Denis Johnson ought to have had a free pass. Denis Johnson ought to have been exempt. To write as he did, in this crucible of a world, it ought to be worth more than to die on Wednesday at 67, or perhaps to die at all. Think of the transcendent power of his sentences, the ruthless honesty, the unexpected turns.
A decade or so ago, shortly after I became book editor of the Los Angeles Times, I wrote a piece defending the liberties of memoirists. This was in the wake of the scandal over James Frey and his memoir “A Million Little Pieces,” which was debunked after it was selected for Oprah’s Book Club. Frey lied about nearly everything, including a train accident and the amount of time he’d spent in jail. And yet, what of the readers who had been legitimately moved by his confession, false or otherwise?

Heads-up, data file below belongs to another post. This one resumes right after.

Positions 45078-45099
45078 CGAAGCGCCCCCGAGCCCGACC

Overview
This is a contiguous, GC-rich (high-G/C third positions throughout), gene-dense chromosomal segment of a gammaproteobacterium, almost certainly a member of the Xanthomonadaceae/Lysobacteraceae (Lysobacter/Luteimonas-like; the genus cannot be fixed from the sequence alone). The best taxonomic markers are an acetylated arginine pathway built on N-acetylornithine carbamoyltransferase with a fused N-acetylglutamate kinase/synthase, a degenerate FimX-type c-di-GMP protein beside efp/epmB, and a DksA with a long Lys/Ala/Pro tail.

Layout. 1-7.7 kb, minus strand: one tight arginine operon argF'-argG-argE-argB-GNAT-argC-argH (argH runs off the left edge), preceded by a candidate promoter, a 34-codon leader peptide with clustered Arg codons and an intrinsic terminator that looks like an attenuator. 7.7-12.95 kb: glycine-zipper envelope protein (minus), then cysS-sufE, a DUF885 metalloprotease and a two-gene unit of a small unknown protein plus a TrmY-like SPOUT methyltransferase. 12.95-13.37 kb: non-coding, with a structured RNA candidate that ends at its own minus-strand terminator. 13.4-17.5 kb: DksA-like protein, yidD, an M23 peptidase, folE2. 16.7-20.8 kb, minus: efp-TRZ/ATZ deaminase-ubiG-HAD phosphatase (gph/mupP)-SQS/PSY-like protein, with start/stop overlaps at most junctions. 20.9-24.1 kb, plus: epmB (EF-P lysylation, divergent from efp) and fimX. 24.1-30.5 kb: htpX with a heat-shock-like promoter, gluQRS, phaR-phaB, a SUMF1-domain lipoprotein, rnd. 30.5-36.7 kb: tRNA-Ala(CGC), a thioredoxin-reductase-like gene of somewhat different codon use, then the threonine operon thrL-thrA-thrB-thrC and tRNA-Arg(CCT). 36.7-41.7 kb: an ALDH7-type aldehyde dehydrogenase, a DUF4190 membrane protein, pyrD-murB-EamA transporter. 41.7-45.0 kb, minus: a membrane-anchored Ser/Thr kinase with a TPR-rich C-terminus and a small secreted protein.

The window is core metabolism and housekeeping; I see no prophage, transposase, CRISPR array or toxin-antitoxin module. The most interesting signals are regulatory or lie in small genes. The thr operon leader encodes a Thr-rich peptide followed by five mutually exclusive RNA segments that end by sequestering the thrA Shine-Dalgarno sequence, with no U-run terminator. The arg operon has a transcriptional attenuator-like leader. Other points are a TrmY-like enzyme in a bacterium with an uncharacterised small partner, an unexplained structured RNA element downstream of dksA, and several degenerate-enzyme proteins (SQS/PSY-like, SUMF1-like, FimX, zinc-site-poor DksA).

Claire Dederer would like you to know that she’s no longer sad. Or no: It’s not that she would like you to know exactly, it’s the answer to a question, but the inquiry seems appropriate. Late in her memoir Love and Trouble — the final chapter — she describes a trip she made with her best friend Victoria during “the rainy-ass winter of 2015” to Utah’s Spiral Jetty. “We were both as sad as ever,” she writes, “but making elaborate travel plans was a kind of bulwark against the sadness.” Indeed.